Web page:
Shalom Life | October 26, 2014

New Israeli Device Helps Detect Respiratory Problems in Premature Infants

Israeli researchers from the Technion and Carmel Medical Center develop unique device to provide early-stage treatment and prevent complications in premature babies.

By: NoCamels Team

Published: March 27th, 2012 in Health » Israel

New Israeli Device Helps Detect Respiratory Problems in Premature Infants

Israeli researchers from the Technion and Carmel Medical Center have developed a unique device to monitor respiratory problems in premature infants.

The device immediately detects the development of respiratory deterioration and helps to characterize it, before the onset of distress that may lead to serious and irreversible injury to the premature babies. Thus, it provides early-stage treatment and prevents complications.

The researchers, Dr. Dan Waisman from the Technion‘s Rappaport Faculty of Medicine and Carmel Medical Center and Prof. Amir Landesberg of the Technion’s Faculty of Biomedical Engineering, say that the device, called the Pneumonitor, continuously and systematically monitors the dynamics of premature babies’ breathing.

The device was tested successfully on mice, rats and rabbits in different disease models. “We simulated common conditions that occur in premature babies in the Neonatal Intensive Care Unit, as well as an animal model for asthma and compared the operation of our device to that of competing devices,” they explain. “We also tried the device in 63 cases in Carmel, Bnai Zion and Rambam Medical Centers.”

Avoiding fatal complications

According to the researchers, it has been reported that 45 percent of life-threatening situations that occur in a Neonatal Pediatric Intensive Care Unit go undetected by monitoring devices currently used and are detected only by staff visual inspection of their patients. Even when the devices do detect a problem, the patient is often already in distress and can develop serious complications. It then still remains for the doctor to identify the cause of the problem.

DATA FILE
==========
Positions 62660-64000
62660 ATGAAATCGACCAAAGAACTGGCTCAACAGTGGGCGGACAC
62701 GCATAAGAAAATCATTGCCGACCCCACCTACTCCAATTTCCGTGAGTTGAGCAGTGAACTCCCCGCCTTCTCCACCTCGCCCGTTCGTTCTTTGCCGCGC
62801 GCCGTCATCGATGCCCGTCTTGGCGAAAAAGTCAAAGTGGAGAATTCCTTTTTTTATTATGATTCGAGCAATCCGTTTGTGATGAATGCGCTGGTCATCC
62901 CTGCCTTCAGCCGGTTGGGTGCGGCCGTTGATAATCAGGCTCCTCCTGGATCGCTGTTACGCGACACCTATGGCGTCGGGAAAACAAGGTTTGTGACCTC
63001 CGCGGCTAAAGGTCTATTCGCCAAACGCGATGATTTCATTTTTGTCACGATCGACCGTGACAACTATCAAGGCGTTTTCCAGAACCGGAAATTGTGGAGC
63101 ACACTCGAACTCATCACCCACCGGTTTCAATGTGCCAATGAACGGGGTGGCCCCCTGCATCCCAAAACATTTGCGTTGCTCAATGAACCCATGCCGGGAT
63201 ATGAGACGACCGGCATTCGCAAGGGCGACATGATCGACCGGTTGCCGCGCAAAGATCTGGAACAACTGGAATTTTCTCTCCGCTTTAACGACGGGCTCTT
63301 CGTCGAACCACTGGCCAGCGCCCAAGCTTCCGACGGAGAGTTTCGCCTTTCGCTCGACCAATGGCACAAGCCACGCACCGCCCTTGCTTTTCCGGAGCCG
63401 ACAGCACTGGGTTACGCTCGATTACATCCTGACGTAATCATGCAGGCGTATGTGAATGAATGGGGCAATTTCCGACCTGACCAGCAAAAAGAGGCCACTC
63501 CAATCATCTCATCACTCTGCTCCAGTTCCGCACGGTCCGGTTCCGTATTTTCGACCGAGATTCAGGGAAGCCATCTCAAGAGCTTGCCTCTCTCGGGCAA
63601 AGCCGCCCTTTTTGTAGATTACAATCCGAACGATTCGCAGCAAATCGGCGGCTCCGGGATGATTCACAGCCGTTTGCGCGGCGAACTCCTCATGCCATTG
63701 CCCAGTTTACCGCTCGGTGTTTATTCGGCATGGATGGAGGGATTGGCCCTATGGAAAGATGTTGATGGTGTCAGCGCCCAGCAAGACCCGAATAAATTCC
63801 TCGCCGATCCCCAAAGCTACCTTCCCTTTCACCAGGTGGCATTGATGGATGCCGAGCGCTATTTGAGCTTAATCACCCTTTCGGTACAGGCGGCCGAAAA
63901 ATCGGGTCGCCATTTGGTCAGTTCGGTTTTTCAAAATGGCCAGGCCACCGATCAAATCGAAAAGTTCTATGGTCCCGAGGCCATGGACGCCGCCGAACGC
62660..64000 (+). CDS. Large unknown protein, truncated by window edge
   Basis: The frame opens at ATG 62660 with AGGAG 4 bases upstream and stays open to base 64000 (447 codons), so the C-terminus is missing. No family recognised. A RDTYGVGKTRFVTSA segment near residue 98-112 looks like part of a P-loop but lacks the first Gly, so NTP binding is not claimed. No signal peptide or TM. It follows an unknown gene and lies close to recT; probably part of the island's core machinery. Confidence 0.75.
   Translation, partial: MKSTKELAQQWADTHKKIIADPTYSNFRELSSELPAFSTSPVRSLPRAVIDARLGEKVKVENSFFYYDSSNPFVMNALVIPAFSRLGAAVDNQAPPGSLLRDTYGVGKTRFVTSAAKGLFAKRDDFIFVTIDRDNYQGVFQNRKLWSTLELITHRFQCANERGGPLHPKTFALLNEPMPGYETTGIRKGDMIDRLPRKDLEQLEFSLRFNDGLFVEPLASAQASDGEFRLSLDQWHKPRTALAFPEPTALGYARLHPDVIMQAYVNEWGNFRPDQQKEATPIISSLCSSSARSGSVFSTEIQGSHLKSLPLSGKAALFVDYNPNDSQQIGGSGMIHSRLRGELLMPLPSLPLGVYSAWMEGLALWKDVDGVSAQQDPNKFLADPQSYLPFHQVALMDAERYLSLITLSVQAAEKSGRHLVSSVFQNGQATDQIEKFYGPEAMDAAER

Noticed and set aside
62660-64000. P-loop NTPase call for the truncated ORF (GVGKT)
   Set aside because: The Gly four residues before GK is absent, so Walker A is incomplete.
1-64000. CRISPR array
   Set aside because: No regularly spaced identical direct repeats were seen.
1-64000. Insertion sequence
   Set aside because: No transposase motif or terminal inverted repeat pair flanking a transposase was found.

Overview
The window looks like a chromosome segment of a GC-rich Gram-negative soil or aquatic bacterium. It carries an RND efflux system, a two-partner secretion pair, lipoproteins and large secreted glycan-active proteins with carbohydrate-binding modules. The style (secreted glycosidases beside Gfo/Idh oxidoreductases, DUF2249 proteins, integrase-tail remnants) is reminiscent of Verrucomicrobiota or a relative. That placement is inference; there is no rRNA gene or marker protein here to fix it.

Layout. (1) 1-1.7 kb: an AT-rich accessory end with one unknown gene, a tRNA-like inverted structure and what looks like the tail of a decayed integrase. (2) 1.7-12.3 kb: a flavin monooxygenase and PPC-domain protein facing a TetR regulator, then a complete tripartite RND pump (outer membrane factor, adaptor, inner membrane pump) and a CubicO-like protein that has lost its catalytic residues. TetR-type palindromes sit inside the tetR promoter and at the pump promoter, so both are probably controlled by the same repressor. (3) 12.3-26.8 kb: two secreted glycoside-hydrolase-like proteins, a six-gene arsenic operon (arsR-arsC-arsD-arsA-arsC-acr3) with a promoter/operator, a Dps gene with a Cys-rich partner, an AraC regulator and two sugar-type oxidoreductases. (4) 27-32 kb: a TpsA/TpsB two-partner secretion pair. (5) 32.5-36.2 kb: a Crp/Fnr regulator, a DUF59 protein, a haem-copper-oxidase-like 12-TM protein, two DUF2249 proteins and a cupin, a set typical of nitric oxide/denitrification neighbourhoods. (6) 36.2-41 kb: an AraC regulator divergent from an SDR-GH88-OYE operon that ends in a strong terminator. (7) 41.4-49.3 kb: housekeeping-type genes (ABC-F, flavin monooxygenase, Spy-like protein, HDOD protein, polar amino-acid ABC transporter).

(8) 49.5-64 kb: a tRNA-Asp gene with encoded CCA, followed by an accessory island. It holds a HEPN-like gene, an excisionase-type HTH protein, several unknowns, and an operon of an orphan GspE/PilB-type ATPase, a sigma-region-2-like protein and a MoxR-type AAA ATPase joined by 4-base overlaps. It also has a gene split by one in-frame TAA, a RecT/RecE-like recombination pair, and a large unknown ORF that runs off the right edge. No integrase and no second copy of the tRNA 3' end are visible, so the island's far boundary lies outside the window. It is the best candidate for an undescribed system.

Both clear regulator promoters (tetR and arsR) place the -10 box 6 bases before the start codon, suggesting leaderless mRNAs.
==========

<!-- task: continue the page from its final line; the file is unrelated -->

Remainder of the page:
The Pneumonitor has three miniature motion sensors that are attached to the infant on both sides of the chest and the upper abdomen. When respiratory deterioration is detected, the device signals an alarm before the onset of distress, and provides information that can assist in the diagnosis of the nature and location of the problem. The motion sensors quantify the breathing effort and the symmetry of lung ventilation. The device displays data on the respiratory conditions and indicates changes in the level of ventilation.

The Technion reports that approximately 10 percent of all births worldwide are preterm and an additional 10 percent of full-term babies suffer complications and require tight respiratory supervision. Moreover, 15 percent of premature babies born under 1,500 grams do not survive and an additional 15 percent suffer from serious complications such as mental handicaps, hearing and visual problems and chronic lung disease.

A significant number of these complications are related to respiratory management and care, the researchers say, making early identification of respiratory distress in premature babies crucial.

The results of the research were recently published in the Journal of Intensive Care Medicine. The Technion has registered a patent for the device and has set up a company called Pneumedicare, located in Yokne’am, Israel, and managed by Dr. Carmit Levy, who received her Ph.D. from the Technion’s Department of Biomedical Engineering. The device is now ready for FDA review.

This article is reprinted with permission from NoCamels.

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